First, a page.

researchers co-lead "game changing" study on prostate cancer
Researchers at Queen's University Belfast have been awarded £1.4m to co-lead a "game changing" study on prostate cancer.
Researchers at Queen's University Belfast and the Institute of Cancer Research in London will focus on developing targeted treatment pathways specifically for men with advanced disease not yet resistant to hormone therapy.
It has been hailed as a "first of its kind" study to extend the lives of men with incurable prostate cancer.
The latest research drive from the national men’s health charity marks a significant shift from the traditional ‘one size fits all’ approach to treatment, towards identifying what drives an individual man’s cancer, and which drugs will work best to stop it in its tracks.
Professor David Waugh, who is leading the research at Queen’s University Belfast said: "This is a timely and exciting undertaking, which has the potential to significantly extend the lives of men living with terminal prostate cancer in the UK. This is more than just a clinical trial; researchers from both the lab and the clinic will be working side by side in a bid to bring about change as quickly as possible. As a result, we’ll be in a position to open the first arm of the trial to patients from as early as next year, whilst we continue to develop new treatments and precision medicine approaches in the lab."
The study, which has been co-funded by Prostate Cancer UK, the Movember Foundation and the Distinguished Gentleman’s Ride will tackle three key issues:
Identify changes in the DNA make up of prostate cancer cells not yet resistant to hormone therapy, that are responsible for driving the cancer cell growth.
Develop a test which can easily detect these genetic changes.
Establish which drugs best target the genetic changes and prevent the cancer from spreading further.
Dr Iain Frame, Director of Research at Prostate Cancer UK said: "Every man’s prostate cancer is unique to him and so not surprisingly the way men respond to treatments varies enormously. Clinicians are in effect left to treat patients ‘in the dark’ – with little idea as to which treatments will work best for which men.
"However, this new research programme could be game changing, providing clinicians with the much clearer picture they desperately need. It will enable them to go straight to the right treatment for each individual man, saving precious time for those men who often have little time left."
Prostate cancer is the most common cancer in men, with over 47,000 new diagnoses every year in the UK. Around a quarter of these are diagnosed after the cancer cells have spread to other parts of the body, reducing the chances of successful treatment and survival.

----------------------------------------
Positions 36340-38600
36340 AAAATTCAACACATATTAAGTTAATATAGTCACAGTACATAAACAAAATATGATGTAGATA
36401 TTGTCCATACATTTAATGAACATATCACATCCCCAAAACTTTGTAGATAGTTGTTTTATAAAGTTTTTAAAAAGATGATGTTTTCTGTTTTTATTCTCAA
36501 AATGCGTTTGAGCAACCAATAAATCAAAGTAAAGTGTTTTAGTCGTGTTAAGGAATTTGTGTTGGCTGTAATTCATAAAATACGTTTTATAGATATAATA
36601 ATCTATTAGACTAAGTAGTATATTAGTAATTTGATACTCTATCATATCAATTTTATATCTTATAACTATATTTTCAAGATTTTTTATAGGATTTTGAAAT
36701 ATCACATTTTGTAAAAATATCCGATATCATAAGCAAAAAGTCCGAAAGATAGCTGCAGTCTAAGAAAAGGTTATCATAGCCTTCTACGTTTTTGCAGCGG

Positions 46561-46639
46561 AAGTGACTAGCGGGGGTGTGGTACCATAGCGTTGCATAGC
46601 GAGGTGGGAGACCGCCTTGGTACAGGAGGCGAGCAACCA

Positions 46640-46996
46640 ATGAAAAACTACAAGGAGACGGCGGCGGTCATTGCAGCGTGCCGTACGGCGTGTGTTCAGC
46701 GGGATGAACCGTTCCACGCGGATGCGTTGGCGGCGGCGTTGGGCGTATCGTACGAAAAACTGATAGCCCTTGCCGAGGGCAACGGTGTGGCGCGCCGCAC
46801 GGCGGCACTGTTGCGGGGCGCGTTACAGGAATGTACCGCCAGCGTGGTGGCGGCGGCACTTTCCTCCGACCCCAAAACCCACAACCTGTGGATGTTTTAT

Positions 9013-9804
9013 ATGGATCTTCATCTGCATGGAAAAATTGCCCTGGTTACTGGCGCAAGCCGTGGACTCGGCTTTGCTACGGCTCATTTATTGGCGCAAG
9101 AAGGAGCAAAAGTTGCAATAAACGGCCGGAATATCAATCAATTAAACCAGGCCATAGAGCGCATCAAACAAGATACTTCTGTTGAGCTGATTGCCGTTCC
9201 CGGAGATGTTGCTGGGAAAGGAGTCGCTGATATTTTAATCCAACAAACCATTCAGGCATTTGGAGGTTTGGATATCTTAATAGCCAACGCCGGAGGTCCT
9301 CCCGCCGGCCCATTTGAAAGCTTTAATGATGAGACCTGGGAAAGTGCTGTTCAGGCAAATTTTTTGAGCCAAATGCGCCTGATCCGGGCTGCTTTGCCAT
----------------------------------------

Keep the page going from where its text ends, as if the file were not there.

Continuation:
Men diagnosed with advanced prostate cancer are typically treated with hormone therapy, and move on to life extending treatments once hormone therapy has stopped working.
The first study of Prostate Cancer UK’s precision medicine programme will specifically focus on men with advanced prostate cancer before it has become resistant to hormone therapy.
Dr Frame added: "This is the first time ever that this precision approach has been used to treat men at this stage of disease. We know from other studies involving men with advanced prostate cancer that starting additional treatments alongside hormone therapy before resistance develops can prolong their life – sometimes significantly.
"We want to build on that, and establish which combinations work the best for which men, develop additional new treatments and help extend more lives."
Researchers have assembled a pan-UK group of investigators who will use state-of-the-art technology to study thousands of tumours and develop tests that tell doctors which drug or combination of drugs will work best for an individual patient.
Dr Gert Attard, who is leading the research at the Institute of Cancer Research said: "By targeting treatment we aim to maximise its effectiveness, whilst minimising unnecessary side-effects and financial costs from the use of ineffective drugs.
"Working with nearly one hundred hospitals in the UK, we are committed to improving our treatment approaches and achieving long-term disease control for the majority of men and for an increasing proportion, complete cure from their disease."
Paul Villanti, Executive Director of Programmes, Movember Foundation added: "We have witnessed a rapid acceleration in our understanding of the genetic make-up of prostate cancer in recent years and the Movember Foundation is delighted to now fund this world-class research that will build upon these advances in knowledge to identify practical applications that benefit men with more targeted and timely treatments.
"This will drive the better outcomes these men and their families so critically need, and we thank the Movember community for all that they are doing to change the face of men’s health."